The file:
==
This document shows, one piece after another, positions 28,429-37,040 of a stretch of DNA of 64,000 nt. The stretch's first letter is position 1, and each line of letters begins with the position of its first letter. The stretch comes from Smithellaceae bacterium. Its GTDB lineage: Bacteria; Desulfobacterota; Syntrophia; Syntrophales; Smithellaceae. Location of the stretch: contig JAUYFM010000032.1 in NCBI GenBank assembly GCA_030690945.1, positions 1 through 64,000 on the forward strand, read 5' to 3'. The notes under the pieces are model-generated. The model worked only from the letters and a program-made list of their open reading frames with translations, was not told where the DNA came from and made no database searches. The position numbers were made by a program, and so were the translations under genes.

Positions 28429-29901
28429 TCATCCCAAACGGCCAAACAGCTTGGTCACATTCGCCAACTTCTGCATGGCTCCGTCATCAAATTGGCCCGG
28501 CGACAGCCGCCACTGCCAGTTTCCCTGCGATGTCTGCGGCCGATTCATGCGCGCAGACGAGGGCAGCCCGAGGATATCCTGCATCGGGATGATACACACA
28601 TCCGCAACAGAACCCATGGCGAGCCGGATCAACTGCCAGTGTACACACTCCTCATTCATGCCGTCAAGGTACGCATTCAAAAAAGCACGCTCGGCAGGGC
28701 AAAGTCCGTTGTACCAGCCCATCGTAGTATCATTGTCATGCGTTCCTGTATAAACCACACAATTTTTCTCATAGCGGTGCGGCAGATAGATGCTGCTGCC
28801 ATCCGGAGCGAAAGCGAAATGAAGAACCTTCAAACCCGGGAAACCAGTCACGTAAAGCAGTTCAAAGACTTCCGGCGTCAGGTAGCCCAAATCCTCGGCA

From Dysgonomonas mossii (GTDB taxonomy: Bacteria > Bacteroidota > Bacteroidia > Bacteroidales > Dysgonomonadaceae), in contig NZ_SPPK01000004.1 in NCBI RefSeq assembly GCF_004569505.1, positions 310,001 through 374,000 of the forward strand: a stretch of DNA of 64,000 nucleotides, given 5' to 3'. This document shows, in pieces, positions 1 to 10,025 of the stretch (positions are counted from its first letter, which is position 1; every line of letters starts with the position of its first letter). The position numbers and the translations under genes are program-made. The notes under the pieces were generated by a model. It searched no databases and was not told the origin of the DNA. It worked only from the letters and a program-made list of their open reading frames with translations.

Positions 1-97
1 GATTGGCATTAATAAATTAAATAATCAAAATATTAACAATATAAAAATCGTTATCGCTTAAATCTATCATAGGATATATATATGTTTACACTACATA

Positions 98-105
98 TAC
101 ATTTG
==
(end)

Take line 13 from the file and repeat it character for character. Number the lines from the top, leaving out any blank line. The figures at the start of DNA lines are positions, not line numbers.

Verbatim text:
101 ATTTG